Economic development and the effectiveness of foreign aid: A historical perspective

Sebastian Edwards of UCLA updates the evidence on one of the controversial topics on development  — Does foreign aid work?

He says there are three schools of thought:

Foreign aid is controversial in development economics. Three distinct camps may be distinguished:

  • One believes that official assistance is ineffective, and has harmed poor countries throughout the years.

This views official aid as creating dependency, fostering corruption, and encouraging currency overvaluation (Easterly 2014 and Moyo 2010). It also prevents countries from taking advantage of the opportunities provided by the global economy.

  • Another camp believes that aid levels have been too low, and that large increases would help reduce poverty.

This camp, however, believes we need a rethinking on the way in which aid is provided (Sachs 2009 and Stiglitz 2002). In particular, specific interventions, such as anti-malaria programmes, should be emphasised.

  • The third camp is less vocal, and includes authors such as Collier (2007), who has emphasised the role of a number of ‘traps’ in perpetuating destitution, and Banerjee and Duflo (2011) who argue that the use of ‘randomised control trials’ may help devise effective and specific aid programmes in the war against poverty and underdevelopment.[1]

These schools of thought have historical precedents.

What is the history:

Foreign aid is a relatively new concept in economics. The classics – Smith, Ricardo, and Stuart Mill, for example – didn’t address the subject in any significant way. If anything, classical economists thought that the colonies would catch up – and even surpass – the home country quite rapidly.[2] In Chapter VII of The Wealth of Nations, Adam Smith provides a detailed discussion on the “causes of the prosperity of the new colonies.”[3]

The first legal statute dealing expressly with official aid was passed by Parliament in the UK in 1929.[4] In 1940 and 1945, new laws dealing with aid to the colonies were passed in the UK. These Acts increased the amount of funds available, and made commitments for longer periods of time – for up to ten years in the Colonial Development and Welfare Act of 1945. More important, the Act of 1945 established that aid plans had to be prepared “in consultation with representatives of the local population.”[5]

In the US the first law dealing with foreign assistance came quite late, with the adoption of the Marshall Plan in 1948.[6] In his inaugural speech on 20 January 1949 – the so-called ‘Four Point Speech’ – President Harry Truman put forward, for the first time, the idea that aid to poor nations was an important component of US foreign policy. He said that one of the goals of his administration would be to foster “growth of underdeveloped areas.”[7]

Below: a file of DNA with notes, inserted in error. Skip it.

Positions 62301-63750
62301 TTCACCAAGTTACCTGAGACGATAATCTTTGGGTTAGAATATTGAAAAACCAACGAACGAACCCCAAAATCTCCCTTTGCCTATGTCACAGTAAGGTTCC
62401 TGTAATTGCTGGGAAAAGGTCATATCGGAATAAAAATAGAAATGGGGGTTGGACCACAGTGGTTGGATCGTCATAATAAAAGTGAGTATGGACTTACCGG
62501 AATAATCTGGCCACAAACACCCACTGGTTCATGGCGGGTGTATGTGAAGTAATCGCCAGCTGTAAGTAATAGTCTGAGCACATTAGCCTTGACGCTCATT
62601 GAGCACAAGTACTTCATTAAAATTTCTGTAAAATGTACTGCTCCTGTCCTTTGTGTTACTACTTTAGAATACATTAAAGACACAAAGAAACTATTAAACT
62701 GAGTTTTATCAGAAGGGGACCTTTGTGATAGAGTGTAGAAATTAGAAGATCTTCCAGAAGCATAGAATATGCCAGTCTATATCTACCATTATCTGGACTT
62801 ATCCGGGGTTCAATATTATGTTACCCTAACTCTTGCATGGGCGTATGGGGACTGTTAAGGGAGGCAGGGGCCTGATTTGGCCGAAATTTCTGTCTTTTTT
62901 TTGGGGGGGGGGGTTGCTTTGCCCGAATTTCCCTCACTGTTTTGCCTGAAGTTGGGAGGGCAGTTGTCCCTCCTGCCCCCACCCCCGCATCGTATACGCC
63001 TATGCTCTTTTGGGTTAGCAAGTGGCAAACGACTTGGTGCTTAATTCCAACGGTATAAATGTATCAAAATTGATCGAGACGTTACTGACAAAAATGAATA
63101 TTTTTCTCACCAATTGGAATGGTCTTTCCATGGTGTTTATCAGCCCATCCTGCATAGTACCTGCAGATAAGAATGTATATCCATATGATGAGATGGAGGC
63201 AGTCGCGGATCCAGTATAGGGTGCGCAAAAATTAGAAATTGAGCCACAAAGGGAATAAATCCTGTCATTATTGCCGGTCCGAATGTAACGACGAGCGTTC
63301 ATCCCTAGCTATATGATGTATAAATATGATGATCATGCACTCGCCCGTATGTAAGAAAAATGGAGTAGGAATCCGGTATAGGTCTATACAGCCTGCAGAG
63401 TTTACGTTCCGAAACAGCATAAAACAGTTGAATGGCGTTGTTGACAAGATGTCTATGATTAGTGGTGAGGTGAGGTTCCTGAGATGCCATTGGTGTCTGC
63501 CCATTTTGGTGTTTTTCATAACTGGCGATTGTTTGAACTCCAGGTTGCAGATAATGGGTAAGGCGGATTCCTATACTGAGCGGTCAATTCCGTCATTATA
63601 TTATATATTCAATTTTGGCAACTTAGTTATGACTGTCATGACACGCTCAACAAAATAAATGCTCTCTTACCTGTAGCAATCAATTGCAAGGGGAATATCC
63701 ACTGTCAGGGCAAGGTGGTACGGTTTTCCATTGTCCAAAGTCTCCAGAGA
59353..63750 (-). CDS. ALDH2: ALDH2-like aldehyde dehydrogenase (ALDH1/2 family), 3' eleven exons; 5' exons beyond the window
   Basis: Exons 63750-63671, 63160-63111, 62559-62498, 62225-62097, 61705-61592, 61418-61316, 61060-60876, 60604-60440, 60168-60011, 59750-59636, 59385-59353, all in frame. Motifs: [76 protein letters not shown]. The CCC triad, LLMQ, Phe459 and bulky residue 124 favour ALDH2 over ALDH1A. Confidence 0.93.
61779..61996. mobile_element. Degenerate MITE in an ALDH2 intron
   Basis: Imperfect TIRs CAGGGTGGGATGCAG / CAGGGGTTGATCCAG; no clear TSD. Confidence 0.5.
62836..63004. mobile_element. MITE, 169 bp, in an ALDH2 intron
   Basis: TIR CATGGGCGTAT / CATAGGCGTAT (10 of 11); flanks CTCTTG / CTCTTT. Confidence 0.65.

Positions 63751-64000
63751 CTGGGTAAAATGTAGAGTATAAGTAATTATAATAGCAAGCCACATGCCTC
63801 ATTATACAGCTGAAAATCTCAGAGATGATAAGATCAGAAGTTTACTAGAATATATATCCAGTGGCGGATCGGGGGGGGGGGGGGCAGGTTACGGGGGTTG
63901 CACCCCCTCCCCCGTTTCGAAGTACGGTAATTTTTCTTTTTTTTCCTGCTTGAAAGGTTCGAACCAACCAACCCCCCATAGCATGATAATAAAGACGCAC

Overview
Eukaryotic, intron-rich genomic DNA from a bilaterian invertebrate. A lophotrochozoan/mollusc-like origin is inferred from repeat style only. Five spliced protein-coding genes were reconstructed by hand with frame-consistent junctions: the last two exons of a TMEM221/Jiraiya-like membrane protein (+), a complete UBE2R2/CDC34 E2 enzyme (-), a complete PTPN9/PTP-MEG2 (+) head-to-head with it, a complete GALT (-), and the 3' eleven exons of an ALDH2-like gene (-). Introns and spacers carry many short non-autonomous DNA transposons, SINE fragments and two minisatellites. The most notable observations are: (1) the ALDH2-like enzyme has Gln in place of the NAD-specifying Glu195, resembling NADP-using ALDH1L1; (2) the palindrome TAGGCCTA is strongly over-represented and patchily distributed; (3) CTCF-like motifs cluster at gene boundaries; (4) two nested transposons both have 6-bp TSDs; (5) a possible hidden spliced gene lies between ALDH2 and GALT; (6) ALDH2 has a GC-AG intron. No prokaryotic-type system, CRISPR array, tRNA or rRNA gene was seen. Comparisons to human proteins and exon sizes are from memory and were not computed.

In spite of Truman’s vehement allocution, aid commitments to poor countries were considered temporary. In 1953, when Congress extended the Mutual Security Act, it explicitly stated that economic aid to US allies would end in two years; military aid was to come to a halt in three years.

In the early 1960s – and largely as a result of the escalation of the Cold War – the US revised its posture regarding bilateral assistance, and, jointly with other advanced countries, founded the Development Assistance Committee (DAC) at the newly formed Organisation for Economic Cooperation and Development (OECD). The main objective of the DAC was – and continues to be – to coordinate aid to the poorest countries.[8]

Hmmm.. He then discusses the three schools which have followed..

His view is we should not look at a grand theory/narrative. Let it be case to case:

In Edwards (2014b) I discuss the effectiveness-of-aid literature from a historical perspective, and I argue that international aid affects recipient economies in extremely complex ways and through multiple and changing channels. Moreover, this is a two-way relationship – aid agencies influence policies, and the reality in the recipient country affects the actions of aid agencies. This relationship is so intricate and time-dependent that it is not amenable to being captured by cross-country or panel regressions; in fact, even sophisticated specifications with multiple breakpoints and nonlinearities are unlikely to explain the inner workings of the aid–performance connection.

Bourguignon and Sundberg (2007) have pointed out that there is a need to go beyond econometrics, and to break open the ‘black box’ of development aid. I would go even further, and argue that we need to realise that there is a multiplicity of black boxes. Or, to put it differently, that the black box is highly elastic and keeps changing through time. Breaking these boxes open and understanding why aid works some times and not others, and why some projects are successful while other are disasters, requires analysing in great detail specific country episodes. If we want to truly understand the convoluted ways in which official aid affects different economic outcomes, we need to plunge into archives, analyse data in detail, carefully look for counterfactuals, understand the temperament of the major players, and take into account historical circumstances. This is a difficult subject that requires detective-like work.

Much of development work should be like this. We keep making the same sets of mistakes saying just because it worked in x, will work in y as well..

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